A classic tech entrepreneur’s dilemma: Runik Mehrotra could either continue studying business and earn a degree at the University of Pennsylvania’s Wharton School, or he could leave to focus on the potential of the company he had helped start in 2016. The co-founder and CIO of Vise chose the latter, transitioning from student to developing new tools for the industry alongside Samir Vasavada, Vise’s co-founder and CEO.
Today, the New York City–based technology firm is staking its future on the continued growth of the independent advisor channel, as well as an influx of technology into the wealth management space, as the duo builds what they call “a central nervous system for financial advisors.”
Vise is a software-based investment manager that helps advisors build customized portfolios—not models, not funds, but as easy to use customized portfolios tailored for each individual client’s needs.
Described by Silicon Valley giant Sequoia Capital as “some of the most talented founders we’ve met,” Mehrotra and Vasavada see huge potential in building better investment management technology for advisors. Instead of using a set of managers or investment funds, Vise places its custom portfolio technology on top of an advisor’s tech stack, using software to make and defend investment selections. Vise connects with advisors’ custodians and allows advisors to refocus from the day to day of picking stocks or certain portfolios, allowing them to refocus on overall strategy and business growth.
Three year ago, Mehrotra was consulting for financial advisors but soon realized building tools for advisors was a better fit for his skills. Originally, Mehrotra and Vasavada wanted to build products for the institutional space, but an advisor described a more urgent need for independents.
“Institutions have this mindset of, ‘Let’s build this ourselves or acquire companies rather than necessarily try to select from a set of vendors.’ But independent advisors absolutely need technology like this,” he said. In fact, one of his consulting clients first suggested Vise should market to independent advisors instead of institutions.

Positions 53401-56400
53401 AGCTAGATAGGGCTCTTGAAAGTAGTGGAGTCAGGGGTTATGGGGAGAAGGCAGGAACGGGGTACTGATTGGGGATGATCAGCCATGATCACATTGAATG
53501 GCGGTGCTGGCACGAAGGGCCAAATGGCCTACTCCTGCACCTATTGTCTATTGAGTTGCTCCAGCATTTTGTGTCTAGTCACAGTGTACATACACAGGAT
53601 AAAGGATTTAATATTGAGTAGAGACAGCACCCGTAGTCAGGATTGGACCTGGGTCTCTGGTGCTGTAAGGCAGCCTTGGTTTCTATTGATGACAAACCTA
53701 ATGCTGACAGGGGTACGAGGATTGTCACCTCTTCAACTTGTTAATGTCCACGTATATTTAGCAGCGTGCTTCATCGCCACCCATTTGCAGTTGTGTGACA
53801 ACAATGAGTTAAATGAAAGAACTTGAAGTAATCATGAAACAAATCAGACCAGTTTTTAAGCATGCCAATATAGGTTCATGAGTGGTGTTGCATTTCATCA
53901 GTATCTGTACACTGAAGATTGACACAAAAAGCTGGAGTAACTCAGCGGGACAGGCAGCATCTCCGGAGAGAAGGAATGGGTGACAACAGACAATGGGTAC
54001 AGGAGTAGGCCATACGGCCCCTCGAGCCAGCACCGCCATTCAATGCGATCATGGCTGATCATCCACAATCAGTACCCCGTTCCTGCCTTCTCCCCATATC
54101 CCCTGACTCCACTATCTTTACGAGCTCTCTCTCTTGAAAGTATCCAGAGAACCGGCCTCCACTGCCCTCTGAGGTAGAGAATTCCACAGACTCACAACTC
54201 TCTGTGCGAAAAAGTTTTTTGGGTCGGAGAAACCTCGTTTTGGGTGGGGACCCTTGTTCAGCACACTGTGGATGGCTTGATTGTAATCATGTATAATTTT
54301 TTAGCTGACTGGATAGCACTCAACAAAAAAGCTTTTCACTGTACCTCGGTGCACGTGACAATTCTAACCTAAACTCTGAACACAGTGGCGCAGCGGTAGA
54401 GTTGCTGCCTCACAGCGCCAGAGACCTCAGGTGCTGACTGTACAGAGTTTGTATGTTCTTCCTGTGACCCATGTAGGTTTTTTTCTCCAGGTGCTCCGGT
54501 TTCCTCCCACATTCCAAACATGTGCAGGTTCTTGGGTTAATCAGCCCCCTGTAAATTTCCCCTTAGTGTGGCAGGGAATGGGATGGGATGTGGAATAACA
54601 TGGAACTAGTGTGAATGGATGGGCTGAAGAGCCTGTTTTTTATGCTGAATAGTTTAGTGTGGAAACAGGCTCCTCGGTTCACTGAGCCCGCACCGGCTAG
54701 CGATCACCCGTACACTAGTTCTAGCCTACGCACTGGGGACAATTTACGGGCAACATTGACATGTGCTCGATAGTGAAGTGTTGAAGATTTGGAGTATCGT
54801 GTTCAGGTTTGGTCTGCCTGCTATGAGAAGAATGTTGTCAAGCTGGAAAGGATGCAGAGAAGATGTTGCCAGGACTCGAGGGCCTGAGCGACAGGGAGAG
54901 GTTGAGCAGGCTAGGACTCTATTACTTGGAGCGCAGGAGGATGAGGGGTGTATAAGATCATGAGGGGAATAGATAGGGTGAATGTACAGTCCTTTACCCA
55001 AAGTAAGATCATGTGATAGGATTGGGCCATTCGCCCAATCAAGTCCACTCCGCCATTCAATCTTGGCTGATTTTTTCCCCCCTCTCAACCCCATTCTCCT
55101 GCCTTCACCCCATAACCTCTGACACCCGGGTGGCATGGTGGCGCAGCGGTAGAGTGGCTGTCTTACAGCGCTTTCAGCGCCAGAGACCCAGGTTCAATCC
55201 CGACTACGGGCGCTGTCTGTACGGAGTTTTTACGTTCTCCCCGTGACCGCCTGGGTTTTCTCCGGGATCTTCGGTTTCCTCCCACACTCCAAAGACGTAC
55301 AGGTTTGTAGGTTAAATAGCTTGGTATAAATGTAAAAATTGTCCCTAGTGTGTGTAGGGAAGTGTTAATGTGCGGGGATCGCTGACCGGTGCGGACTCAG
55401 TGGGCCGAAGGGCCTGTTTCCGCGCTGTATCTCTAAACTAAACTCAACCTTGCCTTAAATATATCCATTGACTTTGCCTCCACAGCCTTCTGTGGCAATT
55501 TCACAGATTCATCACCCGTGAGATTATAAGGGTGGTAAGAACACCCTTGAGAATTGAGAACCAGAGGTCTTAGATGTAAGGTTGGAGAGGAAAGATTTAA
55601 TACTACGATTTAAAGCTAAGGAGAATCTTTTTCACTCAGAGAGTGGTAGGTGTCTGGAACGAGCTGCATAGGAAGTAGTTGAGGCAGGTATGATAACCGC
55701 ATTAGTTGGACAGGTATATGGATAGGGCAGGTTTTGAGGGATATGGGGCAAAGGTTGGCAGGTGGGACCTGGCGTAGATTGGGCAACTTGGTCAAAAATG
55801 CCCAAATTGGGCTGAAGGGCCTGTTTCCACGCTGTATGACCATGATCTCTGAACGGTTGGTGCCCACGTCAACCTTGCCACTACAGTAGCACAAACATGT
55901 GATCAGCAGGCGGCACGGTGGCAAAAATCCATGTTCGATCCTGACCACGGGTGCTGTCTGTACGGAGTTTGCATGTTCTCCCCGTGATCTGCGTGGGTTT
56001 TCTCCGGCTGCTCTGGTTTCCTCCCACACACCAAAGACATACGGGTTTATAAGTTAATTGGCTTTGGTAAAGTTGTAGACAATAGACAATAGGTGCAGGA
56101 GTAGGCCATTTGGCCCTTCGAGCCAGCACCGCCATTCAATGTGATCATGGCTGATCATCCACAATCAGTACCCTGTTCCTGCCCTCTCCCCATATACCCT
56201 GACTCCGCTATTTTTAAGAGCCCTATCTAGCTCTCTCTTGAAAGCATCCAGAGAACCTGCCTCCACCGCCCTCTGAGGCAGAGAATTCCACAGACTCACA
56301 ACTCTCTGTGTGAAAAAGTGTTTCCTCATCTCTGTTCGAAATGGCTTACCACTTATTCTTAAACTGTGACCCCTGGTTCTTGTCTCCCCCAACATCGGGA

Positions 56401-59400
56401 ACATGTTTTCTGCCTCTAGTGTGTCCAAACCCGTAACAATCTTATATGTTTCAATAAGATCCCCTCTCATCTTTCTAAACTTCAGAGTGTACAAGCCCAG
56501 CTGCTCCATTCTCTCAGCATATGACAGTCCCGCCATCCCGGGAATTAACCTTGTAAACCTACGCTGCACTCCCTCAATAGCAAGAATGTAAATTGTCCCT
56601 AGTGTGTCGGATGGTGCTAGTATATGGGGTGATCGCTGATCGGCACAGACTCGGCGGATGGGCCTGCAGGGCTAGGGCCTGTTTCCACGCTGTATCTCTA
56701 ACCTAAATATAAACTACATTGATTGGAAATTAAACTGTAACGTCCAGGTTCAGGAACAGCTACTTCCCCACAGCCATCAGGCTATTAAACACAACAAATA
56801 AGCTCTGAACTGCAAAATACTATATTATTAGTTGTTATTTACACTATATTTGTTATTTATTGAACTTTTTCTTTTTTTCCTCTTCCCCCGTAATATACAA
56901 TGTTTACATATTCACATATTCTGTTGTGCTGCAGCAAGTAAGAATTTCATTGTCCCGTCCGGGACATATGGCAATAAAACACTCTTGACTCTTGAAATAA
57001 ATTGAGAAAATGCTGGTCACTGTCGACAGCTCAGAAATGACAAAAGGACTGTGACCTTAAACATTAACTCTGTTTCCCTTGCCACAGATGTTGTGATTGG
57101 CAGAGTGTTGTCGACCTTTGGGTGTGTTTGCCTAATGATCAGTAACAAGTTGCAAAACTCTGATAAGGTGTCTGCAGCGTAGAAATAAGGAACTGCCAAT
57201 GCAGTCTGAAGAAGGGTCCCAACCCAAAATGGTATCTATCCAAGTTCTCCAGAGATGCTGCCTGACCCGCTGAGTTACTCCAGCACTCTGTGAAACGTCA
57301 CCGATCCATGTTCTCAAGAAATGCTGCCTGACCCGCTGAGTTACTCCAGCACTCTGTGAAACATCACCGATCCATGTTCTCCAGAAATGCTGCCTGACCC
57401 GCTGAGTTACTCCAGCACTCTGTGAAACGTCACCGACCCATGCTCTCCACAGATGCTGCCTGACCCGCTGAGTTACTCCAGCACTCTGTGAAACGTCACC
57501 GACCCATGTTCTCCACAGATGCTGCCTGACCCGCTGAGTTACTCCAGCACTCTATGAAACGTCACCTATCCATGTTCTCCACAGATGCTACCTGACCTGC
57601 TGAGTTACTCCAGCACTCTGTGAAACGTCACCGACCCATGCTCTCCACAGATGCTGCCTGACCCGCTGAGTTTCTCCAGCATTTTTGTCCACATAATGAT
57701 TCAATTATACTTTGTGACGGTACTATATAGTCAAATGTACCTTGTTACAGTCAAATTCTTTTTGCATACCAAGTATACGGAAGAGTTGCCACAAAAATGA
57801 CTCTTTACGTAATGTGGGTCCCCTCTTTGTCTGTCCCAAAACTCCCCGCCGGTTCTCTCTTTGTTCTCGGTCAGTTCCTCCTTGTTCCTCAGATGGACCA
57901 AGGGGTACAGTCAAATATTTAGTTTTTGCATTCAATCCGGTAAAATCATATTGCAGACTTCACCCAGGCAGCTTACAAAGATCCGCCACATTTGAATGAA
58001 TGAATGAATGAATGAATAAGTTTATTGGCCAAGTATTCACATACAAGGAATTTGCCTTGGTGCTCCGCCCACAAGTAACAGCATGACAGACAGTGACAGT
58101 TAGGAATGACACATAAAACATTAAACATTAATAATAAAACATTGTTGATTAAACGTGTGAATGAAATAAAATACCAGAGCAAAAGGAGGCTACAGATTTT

In need of funding, Mehrotra approached venture capital firms and soon found himself trying to shift the thought process of many in Silicon Valley.
“They got it wrong, initially, in terms of backing the robo advice platforms,” he explained. VC firms initially thought they could disrupt the financial advice industry by targeting advisors, eventually pushing them out of the picture with software.
“Originally Silicon Valley felt like what’s wrong in this space is the inefficiency of humans, and they backed robo advisors to replace them,” he said.
“We spent a lot of time with our backers trying to explain to them that that’s not what was wrong with the space. What was wrong with the space was old archaic technology for advisors.”
In May, Sequoia Capital led a $14.5 million investment round in Vise, which said it had commitments from financial advisors of $800 million in AUM, demonstrating that maybe Silicon Valley finally sees a future for human-powered advice after all.